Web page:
Two weeks ago the nation witnessed the political spectacle of Republicans in the House of Representatives battling each other for four days and 15 ballots to elect their speaker. Nothing like it has happened in Congress since before the Civil War.
At one point in the chaos, the incoming Republican chairman of the House Armed Services Committee had to be physically restrained from punching out the face of Florida Rep. Matt Gaetz, the chief instigator of the hard-right rebellion.
It is easy to dismiss these events as a clown show by politicians who can’t get their act together. But that misses the more urgent point.
What happened was not political buffoonery or an accident. It was the act of politicians desperate for power and willing to pay any price to get it. That spells enormous risk for the country in the months ahead.
Take Kevin McCarthy, the new Republican speaker. He is a lifetime politician of the chameleon variety. His chief aim has always been to climb the political ladder and he is willing to change his colors as needed.
In the days after the violent assault of the U.S. Capitol two years ago by extremist Trump supporters, McCarthy declared on the House floor, “The president bears responsibility for Wednesday’s attack on Congress by mob rioters. He should have immediately denounced the mob when he saw what was unfolding.”
Just a few weeks later, he was off to Mar-a-Lago to bow to ex-President Trump and cement a close alliance, one that proved essential to his election as speaker.
It is also worth noting neither McCarthy nor any of the Republican House members — except for one noble representative from Pennsylvania — could be bothered last week to walk to the Capitol steps for a ceremony honoring the law enforcement officers who protected them during the riot two years before.
Perhaps they worried it might signal disloyalty to Trump.
Republicans who staged the holdout against McCarthy and held the Congress at bay for a week are no fools. They are shrewd political strategists. Their aim is power. They understood that with the Republicans’ thin majority in the House they could bend the rest of their party to their will. With each consecutive ballot loss, McCarthy went back to them to beg and to make more concessions.
We still don’t know all the secret promises made behind closed doors in the dark of night to secure power. They certainly include more seats for the extreme right rebels on powerful committees and more power to hold the legislative process hostage.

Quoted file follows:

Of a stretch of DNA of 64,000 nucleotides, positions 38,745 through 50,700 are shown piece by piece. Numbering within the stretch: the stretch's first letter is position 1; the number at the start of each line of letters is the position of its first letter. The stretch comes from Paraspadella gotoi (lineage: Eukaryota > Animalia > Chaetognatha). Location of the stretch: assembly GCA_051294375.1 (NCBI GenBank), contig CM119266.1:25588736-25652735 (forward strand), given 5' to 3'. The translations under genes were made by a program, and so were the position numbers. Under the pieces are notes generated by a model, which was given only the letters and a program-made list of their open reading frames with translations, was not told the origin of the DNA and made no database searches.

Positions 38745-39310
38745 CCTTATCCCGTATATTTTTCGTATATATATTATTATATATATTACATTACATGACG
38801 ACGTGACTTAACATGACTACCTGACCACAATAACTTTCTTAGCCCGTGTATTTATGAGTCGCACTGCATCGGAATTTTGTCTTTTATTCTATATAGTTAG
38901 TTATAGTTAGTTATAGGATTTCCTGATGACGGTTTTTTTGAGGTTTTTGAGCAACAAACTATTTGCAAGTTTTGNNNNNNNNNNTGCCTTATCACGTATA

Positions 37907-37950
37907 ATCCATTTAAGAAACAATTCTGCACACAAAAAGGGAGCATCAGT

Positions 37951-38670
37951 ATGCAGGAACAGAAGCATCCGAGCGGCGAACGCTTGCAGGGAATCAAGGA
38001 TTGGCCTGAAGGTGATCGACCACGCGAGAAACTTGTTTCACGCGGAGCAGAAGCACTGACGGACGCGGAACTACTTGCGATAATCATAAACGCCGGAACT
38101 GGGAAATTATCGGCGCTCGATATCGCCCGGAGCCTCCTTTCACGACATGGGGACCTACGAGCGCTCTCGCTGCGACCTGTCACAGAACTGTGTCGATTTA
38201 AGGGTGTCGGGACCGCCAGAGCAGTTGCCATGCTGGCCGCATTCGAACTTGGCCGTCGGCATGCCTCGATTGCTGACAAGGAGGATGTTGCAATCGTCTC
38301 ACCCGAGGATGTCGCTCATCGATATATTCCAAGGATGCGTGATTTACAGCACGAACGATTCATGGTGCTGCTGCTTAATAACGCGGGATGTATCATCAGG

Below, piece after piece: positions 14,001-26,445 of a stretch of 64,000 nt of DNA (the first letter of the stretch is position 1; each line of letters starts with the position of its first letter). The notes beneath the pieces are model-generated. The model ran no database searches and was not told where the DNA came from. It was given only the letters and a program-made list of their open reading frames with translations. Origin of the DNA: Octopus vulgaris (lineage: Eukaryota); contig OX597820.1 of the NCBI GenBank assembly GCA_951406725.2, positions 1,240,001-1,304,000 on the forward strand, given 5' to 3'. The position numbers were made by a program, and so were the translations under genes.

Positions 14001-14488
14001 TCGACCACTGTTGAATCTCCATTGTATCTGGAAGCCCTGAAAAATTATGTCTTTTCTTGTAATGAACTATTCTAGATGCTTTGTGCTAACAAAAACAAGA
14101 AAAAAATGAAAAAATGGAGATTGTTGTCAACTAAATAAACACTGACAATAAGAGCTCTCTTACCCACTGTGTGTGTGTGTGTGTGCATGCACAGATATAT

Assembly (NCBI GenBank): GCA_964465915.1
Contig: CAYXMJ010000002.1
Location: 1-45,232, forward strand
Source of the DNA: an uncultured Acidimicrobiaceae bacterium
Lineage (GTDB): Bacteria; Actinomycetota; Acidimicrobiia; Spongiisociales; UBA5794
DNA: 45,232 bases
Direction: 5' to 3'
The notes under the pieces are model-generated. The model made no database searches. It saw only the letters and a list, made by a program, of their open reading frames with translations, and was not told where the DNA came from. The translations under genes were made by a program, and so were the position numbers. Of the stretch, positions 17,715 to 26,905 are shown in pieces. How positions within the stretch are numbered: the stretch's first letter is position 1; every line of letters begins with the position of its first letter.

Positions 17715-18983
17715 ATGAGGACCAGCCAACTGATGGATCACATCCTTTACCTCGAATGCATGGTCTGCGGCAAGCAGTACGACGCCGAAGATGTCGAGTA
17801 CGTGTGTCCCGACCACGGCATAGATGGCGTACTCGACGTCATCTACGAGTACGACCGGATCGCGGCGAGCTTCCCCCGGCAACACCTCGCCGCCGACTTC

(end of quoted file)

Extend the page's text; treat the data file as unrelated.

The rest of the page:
They also include cuts in the nonpartisan Office of Congressional Ethics. Its job is to look into matters such as New York’s new representative, George Santos, lying to voters about nearly every aspect of his background.
The drama spearheaded by the rebels two weeks ago also offered them another big win — raking in piles of campaign cash. Every time they forced another vote against McCarthy, Gaetz sent out a fundraising email boasting about it.
House Republicans voting for McCarthy had to sort out how to maneuver the minefield of a party at war with itself. Some cast quiet votes for the would-be speaker, careful not to put themselves in the political sights of the rebels.
Here in western New York, new Congresswoman Claudia Tenney tried to play it both ways. In the balloting, she sided with McCarthy. Then she went on Fox News to praise the uprising against him, saying: “This is what it really looks like to have a constitutional republic that’s self-governing. I love that we are having a debate.”
Tenney was just playing politics and trying to put lipstick on a pig.
I am reasonably certain Vladimir Putin loved seeing the House of Representatives melting down for a week, as did the authoritarian governments of China and Iran. Only a fool believes Republicans loved looking like clowns in a circus for four days.
For the Republican extremists behind the rebellion, it was just a dress rehearsal. While their minority status among House Republicans can’t actually pass legislation, they have obstruction options ahead for getting their way.
That includes forcing another shut down of the federal government later this year, and causing the U.S. to default on its debt for the first time in the nation’s history. This would be a step into the financial abyss.
And yet another case of political hostage taking. Only the next time the hostage will not be a hapless Kevin McCarthy desperate to give away anything to become House speaker. It will be all of us.
Columnist Jim Shultz, a resident of Lockport, New York, is the founder and executive director of the Democracy Center. Reach him at email@example.com.